IT compliance is sort of like the forgotten stepchild of cyber security. It doesn’t get as much attention as data breach prevention technologies and policies, even though it is equally important.
Here’s why it should: While technology is sometimes to blame for security breaches, human error is a far more frequent culprit. Most organizations have technology use rules and policies in place to prevent these human errors, but without compliance they mean very little.
If your business hasn’t given much thought to compliance, you’re missing an important piece of the cyber security equation — putting yourself at greater risk of a data breach. However, with the right education programs, tools and strategies, you can turn that around.
What is IT compliance?
Before we dive into how to improve IT compliance, let’s take a closer look at what it really is. The term can be confusing because it refers to two separate but very interrelated things.
Internal IT compliance refers to how closely your employees adhere to the technology use and security policies you have in place. This includes everything from avoiding websites that are restricted to following the rules about what type of information can be shared over email to updating software and applications in a timely manner — the types of activities that go a long way toward data breach prevention.
External compliance is about how well the company adheres to outside regulations set by outside organizations like the government, regulatory bodies and law enforcement. Although external compliance violations can also lead to a data breach, they are more likely to lead to fines, penalties and a general loss of trust or good faith in the company.
How to improve IT compliance
No matter who sets the policies — your company’s leadership or a government organization — making sure employees follow them is an critical job that requires dedicated time and resources.
Creating policies without a strong effort to ensure compliance is kind of like setting rules for your children but not enforcing them. What are the chances kids will follow the rules without consequences? Along the same lines, how likely are your employees to follow policies designed to protect your data if they know no one is checking?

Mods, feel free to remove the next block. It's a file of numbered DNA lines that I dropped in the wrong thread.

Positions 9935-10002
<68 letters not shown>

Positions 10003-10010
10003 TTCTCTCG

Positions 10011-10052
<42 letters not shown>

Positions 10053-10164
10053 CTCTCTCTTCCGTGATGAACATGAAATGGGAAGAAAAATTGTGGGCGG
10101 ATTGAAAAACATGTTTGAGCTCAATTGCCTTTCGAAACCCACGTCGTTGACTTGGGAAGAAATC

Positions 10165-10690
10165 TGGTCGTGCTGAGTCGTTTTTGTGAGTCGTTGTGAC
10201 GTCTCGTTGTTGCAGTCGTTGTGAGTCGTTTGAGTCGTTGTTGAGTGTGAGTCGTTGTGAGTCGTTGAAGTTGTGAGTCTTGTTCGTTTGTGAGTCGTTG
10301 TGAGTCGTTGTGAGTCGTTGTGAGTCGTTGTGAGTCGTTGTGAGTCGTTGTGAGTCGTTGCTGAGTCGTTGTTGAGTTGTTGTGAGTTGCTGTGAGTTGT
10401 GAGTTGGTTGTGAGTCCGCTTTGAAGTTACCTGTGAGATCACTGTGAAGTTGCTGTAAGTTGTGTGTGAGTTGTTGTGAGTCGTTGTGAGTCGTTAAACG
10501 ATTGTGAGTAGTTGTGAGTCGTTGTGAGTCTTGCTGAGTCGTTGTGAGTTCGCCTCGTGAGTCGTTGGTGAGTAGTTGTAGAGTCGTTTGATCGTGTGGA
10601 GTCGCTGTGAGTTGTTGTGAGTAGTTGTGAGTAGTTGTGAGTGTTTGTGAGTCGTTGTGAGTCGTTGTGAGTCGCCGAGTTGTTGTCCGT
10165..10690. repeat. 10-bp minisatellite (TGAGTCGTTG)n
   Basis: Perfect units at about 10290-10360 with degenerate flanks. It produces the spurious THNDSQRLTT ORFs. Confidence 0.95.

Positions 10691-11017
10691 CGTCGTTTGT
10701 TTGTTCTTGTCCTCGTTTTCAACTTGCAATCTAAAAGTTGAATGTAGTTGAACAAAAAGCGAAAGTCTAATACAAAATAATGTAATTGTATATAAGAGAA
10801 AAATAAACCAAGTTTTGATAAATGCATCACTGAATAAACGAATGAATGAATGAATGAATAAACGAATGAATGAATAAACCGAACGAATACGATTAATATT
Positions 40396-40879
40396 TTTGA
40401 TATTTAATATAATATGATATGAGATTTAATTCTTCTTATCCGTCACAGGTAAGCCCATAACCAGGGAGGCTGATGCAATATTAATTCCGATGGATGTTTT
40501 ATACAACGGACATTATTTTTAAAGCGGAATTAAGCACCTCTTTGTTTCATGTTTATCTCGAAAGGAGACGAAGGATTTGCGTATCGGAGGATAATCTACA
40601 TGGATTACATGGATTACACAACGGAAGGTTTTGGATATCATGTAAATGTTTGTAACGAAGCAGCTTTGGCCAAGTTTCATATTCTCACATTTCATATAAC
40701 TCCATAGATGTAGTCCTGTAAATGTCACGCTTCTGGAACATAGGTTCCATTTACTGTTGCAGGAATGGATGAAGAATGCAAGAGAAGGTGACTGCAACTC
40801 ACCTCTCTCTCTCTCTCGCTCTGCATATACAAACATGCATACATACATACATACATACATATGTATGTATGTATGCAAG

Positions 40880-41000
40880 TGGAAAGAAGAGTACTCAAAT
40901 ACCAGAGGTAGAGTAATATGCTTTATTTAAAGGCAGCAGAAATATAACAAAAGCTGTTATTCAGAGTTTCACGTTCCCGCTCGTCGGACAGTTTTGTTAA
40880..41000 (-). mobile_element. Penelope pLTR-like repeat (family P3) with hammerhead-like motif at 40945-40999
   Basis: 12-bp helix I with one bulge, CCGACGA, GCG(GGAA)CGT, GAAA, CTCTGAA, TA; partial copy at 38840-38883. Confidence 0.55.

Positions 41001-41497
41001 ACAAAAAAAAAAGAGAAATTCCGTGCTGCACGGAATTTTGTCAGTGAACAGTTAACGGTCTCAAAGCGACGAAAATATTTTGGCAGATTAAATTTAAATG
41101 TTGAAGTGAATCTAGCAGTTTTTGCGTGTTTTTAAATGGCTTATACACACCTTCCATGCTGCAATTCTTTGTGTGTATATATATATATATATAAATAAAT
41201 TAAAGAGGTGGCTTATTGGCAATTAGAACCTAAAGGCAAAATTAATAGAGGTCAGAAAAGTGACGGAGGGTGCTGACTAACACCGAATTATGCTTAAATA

There are some simple steps you can take to drastically improve IT compliance. Among them:
- Review your policies – First, make sure your policies are worth enforcing. Are they strong, fair, and do they reflect the latest data security best practices? If they could use improvement, address that before focusing on compliance.
- Educate – Make sure your employees understand your technology use policies and why they’re in place. The why is very important — employees are more likely to comply if they understand how failing to do so could harm the company. Rather than sending out a policy via email and hoping employees read it, consider holding a short meeting or informational session.
- Monitor – Implement employee monitoring software that alerts you to suspicious behavior or when rules are broken. This is one of the few ways you can identify compliance issues before they cause harm. Let employees know about this user activity monitoring, and explain why it is in place — to protect the company, everyone who works there and all your customers.
- Designate a leader – Someone within your organization should be in charge of IT compliance, including tasks like regularly reviewing policies, overseeing enforcement, and evaluating and implementing technology that tracks compliance. If no one in particular has ownership of the job, it won’t be done well.
Employee habits may not change overnight, but with a comprehensive strategy and plan of action in place, you can at least begin to shift company culture from day one — boosting IT compliance and further protecting your company from cyber security risks.
This piece originally appeared in IT Security Central and was reprinted with permission.